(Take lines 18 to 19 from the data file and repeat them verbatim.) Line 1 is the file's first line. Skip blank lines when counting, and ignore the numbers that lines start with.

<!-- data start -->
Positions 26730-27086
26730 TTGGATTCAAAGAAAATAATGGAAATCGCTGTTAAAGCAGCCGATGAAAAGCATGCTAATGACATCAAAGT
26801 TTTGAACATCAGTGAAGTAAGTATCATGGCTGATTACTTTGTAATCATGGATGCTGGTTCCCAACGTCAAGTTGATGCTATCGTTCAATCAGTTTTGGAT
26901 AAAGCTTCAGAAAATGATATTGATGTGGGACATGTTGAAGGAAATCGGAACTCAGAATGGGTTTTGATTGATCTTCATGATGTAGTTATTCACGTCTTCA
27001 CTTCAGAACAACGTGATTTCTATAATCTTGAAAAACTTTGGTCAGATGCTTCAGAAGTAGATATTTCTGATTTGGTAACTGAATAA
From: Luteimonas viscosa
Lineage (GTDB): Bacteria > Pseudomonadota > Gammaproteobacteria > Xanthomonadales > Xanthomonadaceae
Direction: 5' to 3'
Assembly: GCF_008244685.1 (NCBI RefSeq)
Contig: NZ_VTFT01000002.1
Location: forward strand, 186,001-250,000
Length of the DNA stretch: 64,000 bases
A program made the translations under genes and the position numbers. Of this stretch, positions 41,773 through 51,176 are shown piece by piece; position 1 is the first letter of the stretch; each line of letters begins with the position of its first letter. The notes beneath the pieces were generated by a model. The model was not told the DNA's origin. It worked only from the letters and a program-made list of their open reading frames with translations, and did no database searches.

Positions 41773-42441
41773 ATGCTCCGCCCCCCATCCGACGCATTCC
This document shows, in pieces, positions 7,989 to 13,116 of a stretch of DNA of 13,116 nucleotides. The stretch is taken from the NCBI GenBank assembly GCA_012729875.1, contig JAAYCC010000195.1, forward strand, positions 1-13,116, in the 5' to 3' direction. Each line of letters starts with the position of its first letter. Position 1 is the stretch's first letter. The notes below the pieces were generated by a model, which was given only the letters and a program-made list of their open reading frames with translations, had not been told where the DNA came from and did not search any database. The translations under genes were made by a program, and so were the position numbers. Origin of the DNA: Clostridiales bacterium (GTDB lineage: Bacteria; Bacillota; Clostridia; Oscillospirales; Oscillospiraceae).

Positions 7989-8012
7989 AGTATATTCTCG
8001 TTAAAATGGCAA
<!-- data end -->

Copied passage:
7989 AGTATATTCTCG
8001 TTAAAATGGCAA